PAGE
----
The Daily Northwestern

Evanston Art Center discusses relocation progress

Ben Schaefer, Reporter

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From the gallery floor of the Harley Clarke Mansion, Evanston Art Center staff announced the finalized purchase of art center’s new home on 1717 Central St. and spoke about their plans moving forward.

“This is the announcement the Evanston Art Center has been waiting three years to make,” executive director Norah Diedrich said Tuesday morning.

The center closed on the $2 million purchase Nov. 3.

Diedrich said the center expects to receive a permit for demolition of the current building’s interior by the end of next week. With the help of architectural design firm The Dobbins Group, the center will begin clearing and then renovating the new location.

Renovation is expected to finish by May. In the meantime, the center will continue programming and classes in its current location at the Harley Clarke Mansion, 2603 Sheridan Road. Diedrich said she hopes to stay in the mansion until May so as not to disrupt their spring class schedule, citing the fact that tuition revenues make up 70 percent of the center’s budget.

The fundraising campaign for the relocation, called See the Bigger Picture, has brought in almost $1.9 million so far.

“We had a lot of people willing to donate when we didn’t have a building,” said director of development and communications Paula Danoff. “That really reaffirmed that people wanted this in the community.”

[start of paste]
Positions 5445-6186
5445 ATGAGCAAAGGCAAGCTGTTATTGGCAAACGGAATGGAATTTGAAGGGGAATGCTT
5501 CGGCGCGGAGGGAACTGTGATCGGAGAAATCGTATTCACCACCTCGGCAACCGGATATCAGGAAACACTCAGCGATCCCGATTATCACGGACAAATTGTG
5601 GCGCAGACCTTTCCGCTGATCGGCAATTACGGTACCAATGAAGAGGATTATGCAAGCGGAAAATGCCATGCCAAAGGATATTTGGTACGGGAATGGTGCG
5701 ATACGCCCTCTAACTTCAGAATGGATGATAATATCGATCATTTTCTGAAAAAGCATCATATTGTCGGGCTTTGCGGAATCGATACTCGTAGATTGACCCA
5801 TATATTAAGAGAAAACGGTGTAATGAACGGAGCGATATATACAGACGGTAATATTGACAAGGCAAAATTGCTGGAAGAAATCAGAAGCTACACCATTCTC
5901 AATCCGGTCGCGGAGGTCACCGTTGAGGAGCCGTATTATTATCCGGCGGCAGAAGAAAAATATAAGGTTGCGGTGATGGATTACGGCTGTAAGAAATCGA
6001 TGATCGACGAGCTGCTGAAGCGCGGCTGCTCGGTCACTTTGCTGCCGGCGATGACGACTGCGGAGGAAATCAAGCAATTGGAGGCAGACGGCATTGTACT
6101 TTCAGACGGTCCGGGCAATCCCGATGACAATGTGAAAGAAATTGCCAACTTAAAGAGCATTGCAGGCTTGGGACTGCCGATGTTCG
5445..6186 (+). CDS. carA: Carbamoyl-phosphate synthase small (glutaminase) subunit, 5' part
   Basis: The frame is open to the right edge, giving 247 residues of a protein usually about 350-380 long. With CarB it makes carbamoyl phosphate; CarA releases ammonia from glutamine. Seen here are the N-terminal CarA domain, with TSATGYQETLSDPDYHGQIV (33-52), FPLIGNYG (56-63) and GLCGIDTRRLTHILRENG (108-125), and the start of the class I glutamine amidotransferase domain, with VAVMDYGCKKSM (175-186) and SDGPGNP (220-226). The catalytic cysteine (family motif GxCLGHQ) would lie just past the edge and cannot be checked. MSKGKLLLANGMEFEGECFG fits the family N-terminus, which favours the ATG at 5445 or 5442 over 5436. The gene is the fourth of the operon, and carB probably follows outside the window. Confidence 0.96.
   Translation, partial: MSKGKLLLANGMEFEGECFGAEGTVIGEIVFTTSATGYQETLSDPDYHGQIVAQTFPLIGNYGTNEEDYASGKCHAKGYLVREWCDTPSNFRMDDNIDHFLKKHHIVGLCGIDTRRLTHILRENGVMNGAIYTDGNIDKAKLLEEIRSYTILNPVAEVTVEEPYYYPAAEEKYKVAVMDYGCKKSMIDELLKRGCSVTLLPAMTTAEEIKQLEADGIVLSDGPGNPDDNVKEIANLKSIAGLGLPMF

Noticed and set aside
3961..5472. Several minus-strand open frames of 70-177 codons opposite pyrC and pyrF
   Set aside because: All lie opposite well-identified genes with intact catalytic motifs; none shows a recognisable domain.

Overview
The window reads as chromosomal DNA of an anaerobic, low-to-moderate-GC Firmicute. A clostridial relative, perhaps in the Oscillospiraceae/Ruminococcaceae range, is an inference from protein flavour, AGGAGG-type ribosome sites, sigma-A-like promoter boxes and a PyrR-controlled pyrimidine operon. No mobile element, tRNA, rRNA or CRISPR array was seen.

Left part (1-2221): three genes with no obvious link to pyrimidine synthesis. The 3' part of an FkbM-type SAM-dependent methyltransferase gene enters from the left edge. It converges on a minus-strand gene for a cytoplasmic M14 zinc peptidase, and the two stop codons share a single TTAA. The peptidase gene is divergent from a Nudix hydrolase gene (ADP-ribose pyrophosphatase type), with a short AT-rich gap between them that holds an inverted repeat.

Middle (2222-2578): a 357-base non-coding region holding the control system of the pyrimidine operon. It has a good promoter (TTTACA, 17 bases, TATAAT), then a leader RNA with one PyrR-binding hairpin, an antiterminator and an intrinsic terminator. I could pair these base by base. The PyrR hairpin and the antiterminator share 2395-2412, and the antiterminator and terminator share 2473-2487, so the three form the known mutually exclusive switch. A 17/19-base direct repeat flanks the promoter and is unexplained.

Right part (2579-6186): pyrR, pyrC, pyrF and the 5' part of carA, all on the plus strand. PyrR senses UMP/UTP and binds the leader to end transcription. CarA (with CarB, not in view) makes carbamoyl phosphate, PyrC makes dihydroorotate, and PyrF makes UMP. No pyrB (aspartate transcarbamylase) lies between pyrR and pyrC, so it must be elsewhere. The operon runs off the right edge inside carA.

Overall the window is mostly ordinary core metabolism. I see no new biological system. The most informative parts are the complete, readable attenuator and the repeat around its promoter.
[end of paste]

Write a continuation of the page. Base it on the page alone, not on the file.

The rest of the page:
Donations of more than $500,000 have come from two sources, one anonymous and one from Jennifer Pritzker, an Evanston billionaire who wanted to purchase the Harley Clarke Mansion to open a bed-and-breakfast

Organizers of the campaign have drawn on various networks, including board members, previous donors and current students, who were encouraged to raise $250.

The center will provide opportunities in its future location for culinary arts, metalworking, digital fabrication and other new media. In addition to these new resources, Diedrich said she hopes the location will become more of a community resource.

“The Evanston Art Center needs to reinvent itself and move from a cultural center to a civic center,” she said. “If we’re going to be open and the lights are going to be on, we want people in there. We want user-driven programming.”

Increased open space and movable walls in the main gallery will open the center for more public gatherings such as film showings and dance shows.

The location will also include an Art Bar cafe to provide a space for meetings and for patrons to spend time.

“If we can have people linger and want to spend more time on Central Street, that would be very good for the community,” Ald. Jane Grover (7th) said.

With increased capabilities and programming, the center hopes it can play a greater role in professional development for its students, Diedrich said.

“Engineering jobs are being outsourced, but what Americans bring is creativity,” Bill Floyd, trustee and chair of relocation, said. “We can help our students learn in ways that can still help them in the 21st century.”

Correction: An earlier version of this story misstated the date when the Evanston Art Center’s purchase was finalized due to an editing error. The purchase was finalized Nov. 3. The Daily regrets the error.

Email: benjaminschaefer2017@u.northwestern.edu
Twitter: @BSchaefer27

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